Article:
Seems like the Nine Divines were praticularly benevolent today with all this new Skyrim news. IGN posted an article about their first encounters with the Dark Brotherhood.
MAJOR SPOILERS AHEAD. IF YOU DON'T WANT TO LEARN ANYTHING ABOUT SKYRIM'S DARK BROTHERHOOD, LEAVE NOW. DON'T SAY WE DIDN'T WARN YOU. Nightime. Alone. Snow crunching underboot, winter gnashing its teeth in swells through the thick air. I'm not hunting dragons or chasing butterflies, I'm tracking a guild of killers - Skyrim's Dark Brotherhood - across a continent.
Heading up through a set of frozen peaks, I smell blood. I pause the game for a moment and turn on The Sword's "Gods of the Earth". Much better.
A shortcut through Bleak Falls Barrow turns savage as I engage bandits, goring them atop an ancient stone shrine like Rasputin gone feral in a Frank Frazetta painting come to life. I heave billows of hot breath into the screaming wind after the kill, picking through their armor and weapons for worthy spoils. The sentries had stood guard over a giant set of doors at the base of the structure, which ostensibly leads to a dungeon. I don't investigate, moving on. I'm on a grave mission, after all.
Down the backside of the mountain, a trail leads past a small hovel-like settlement called Secunda's Kiss (low level characters, be wary of giants). Finally, I arrive at Falkreath, a mid-sized town straddling a hill, gorged with houses and an assortment of stores, and of course, a tavern. I eventually run into a roaming peasant who speaks of evil things in hushed tones. With some coaxing, she mutters a clue: Aventus Aretino, in the city of Windhelm.
The Brotherhood, Bleak Falls Barrow, Windhelm and More I could have trudged my way there, but thanks to a handy carriage system (think the stagecoaches in Red Dead Redemption), I hop a quick ride to the frigid maze of structures and passageways that make up the appropriately-named town. Inside, homeless folks, blacksmiths and guards - Windhelmsmen, all - co-mingle in the snow-torn concourses. Discussion of trade and war gradually gives way to a growing concern over a troubling series of murders (are there really any other kind?). Yes, a serial killer has moved into Windhelm. Perfect.
It takes some time to orient myself in the city, what with its multiple levels of buildings stacked upon themselves within its high stone walls. Eventually the Aretino home presents itself around a corner I must have turned past 10 times before. One picked lock later and I'm inside, standing in front of something I wasn't expecting: a small boy. Next to a dead body. And candles in a pentagram arrangement. He is Aventus Aretino, boy ritual killer.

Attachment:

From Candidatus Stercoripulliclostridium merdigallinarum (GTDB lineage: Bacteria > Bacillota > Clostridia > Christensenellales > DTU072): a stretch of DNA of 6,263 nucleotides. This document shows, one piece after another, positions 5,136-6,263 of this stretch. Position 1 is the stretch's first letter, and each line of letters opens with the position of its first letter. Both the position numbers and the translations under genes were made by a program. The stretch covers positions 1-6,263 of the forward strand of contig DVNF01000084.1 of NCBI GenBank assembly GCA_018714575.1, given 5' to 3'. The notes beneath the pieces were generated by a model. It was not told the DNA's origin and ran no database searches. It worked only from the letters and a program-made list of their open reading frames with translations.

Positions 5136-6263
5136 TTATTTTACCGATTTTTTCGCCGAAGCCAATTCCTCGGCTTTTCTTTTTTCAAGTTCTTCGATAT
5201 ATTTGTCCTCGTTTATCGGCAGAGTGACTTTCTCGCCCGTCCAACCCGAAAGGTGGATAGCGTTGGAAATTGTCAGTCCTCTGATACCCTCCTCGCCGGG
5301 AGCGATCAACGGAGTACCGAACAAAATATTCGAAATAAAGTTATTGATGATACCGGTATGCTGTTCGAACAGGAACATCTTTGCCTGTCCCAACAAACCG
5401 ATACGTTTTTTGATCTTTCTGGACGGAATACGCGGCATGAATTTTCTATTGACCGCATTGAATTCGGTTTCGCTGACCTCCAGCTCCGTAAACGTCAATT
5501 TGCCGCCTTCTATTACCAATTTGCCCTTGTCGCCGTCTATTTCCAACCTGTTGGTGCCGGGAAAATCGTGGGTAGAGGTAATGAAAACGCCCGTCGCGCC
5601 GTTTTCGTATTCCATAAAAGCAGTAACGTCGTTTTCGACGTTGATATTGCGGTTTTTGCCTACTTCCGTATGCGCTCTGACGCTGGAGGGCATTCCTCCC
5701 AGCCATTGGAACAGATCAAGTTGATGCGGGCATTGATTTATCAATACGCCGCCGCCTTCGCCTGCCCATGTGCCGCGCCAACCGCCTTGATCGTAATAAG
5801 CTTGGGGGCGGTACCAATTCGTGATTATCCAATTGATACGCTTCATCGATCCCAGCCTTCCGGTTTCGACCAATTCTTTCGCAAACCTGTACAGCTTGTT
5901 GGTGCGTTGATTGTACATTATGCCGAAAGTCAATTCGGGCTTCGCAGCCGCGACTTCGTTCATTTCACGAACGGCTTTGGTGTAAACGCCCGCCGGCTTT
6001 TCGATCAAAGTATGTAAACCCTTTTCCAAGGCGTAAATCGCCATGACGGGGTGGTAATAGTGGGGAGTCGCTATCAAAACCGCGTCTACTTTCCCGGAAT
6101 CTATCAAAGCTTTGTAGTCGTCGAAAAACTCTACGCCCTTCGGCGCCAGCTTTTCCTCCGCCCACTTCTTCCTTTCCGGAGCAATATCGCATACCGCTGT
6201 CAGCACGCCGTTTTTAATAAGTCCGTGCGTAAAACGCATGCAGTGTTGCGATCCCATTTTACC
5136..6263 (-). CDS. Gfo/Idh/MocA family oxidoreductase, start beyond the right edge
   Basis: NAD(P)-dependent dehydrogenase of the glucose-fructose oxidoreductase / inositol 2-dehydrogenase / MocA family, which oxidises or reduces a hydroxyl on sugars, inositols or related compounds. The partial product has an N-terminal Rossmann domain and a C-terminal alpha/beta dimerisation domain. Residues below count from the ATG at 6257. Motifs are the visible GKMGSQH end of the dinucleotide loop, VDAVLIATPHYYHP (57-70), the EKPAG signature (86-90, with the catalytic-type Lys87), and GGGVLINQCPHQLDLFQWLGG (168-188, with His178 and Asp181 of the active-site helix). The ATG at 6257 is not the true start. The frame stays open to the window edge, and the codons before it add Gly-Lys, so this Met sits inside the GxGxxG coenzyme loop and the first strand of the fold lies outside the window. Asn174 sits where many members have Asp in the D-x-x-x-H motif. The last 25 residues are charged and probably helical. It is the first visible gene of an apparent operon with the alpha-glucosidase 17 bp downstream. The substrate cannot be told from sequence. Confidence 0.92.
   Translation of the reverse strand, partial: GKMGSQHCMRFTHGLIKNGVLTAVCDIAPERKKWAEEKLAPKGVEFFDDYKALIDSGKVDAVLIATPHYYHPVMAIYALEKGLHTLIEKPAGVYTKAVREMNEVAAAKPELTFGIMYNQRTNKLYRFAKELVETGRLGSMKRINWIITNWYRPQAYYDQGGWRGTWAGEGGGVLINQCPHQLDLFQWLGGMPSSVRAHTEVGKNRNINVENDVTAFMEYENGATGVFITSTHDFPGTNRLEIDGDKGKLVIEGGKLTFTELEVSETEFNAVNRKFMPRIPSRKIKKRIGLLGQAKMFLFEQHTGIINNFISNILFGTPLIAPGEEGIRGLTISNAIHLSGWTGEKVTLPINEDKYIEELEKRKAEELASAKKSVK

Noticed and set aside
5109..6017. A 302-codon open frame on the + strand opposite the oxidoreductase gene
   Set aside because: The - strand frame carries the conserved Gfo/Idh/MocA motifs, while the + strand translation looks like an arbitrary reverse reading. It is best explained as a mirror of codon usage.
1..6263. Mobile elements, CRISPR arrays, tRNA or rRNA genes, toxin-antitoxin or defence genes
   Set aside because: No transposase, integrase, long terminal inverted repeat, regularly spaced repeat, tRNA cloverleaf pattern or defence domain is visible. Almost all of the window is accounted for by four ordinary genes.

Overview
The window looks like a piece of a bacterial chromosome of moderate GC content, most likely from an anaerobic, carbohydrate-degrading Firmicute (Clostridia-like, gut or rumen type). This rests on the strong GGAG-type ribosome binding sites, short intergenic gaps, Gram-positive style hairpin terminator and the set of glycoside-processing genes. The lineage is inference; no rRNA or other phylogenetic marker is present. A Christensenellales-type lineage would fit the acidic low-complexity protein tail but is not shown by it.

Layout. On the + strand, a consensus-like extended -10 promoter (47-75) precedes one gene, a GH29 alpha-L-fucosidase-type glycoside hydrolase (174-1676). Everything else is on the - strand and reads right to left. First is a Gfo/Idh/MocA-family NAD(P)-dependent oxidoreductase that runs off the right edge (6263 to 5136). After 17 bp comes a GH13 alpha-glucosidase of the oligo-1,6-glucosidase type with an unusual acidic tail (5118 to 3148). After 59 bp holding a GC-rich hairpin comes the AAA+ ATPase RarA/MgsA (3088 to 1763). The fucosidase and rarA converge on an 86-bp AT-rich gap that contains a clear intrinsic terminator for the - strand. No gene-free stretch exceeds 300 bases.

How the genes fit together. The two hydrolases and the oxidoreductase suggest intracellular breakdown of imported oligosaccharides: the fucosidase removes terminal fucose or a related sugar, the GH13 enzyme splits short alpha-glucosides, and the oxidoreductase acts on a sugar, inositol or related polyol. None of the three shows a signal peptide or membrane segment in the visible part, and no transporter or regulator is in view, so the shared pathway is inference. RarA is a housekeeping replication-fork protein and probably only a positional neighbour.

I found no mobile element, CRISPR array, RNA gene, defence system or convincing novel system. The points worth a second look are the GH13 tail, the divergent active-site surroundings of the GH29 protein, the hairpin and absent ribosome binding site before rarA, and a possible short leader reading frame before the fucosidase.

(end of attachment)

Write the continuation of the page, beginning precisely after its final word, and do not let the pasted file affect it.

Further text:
Before I can speak to him, I notice he's talking to himself.
"They have to come, I know they will. They'll come, they will."
On and on. He notices me, gulping his breath, and lights up...
"You've come, I knew the Dark Brotherhood would come! You have to kill her. You have to kill Grelod. Grelod the Kind."
I'm paraphrasing, but it turns out little Aventus has far run away from Honorall Orphange because this Grelod person, the headmistress of the children's home, wasn't all too kind. Aventus spills the beans on his orphan-hood, and his concern for the well-being of the kids he left behind after his escape. He wants Grelod dead. Toward that end, he's apparently made a sacrifice of the poor soul on the floor of his living room.
And all at once, it becomes clear. Deep breath.
This boy thinks I'm with the Dark Brotherhood. He killed this person to invoke their one-of-a-kind services. He must know the legends.
HE THINKS I KNOW.
I immediately realize Skyrim just cast me into the role of the Brotherhood messenger and avenger. And look at me, with nary a note or black ink in hand.
I know what I must do: I must kill Grelod the Kind, and I couldn't be happier about it.
I could go into great detail on the next series of events, but let's stop for now. Rest assured, as you unfold the plot and you progress a ways further, it isn't long before you get one of these:
Dead by Dawn To me, the notion of playing messenger to Aventus' deadly act upends Oblivion's established Dark Brotherhood conventions, and stands out as a guiding design principle of the first Act of Skyrim's Dark Brotherhood questline: subversion. I hope it will inform Skyrim as a whole. The reintroduction of the beloved messenger concept, but tweaked, improved and re-purposed, will no doubt feel fresh yet relevant to a newcomer to the series, while still providing juicy appeal to longtime fans in ways even I didn't expect, no small task.
This nuancing, this rejiggering, this reimagining of core tenants in the Elder Scrolls, this is Skyrim.
This I know.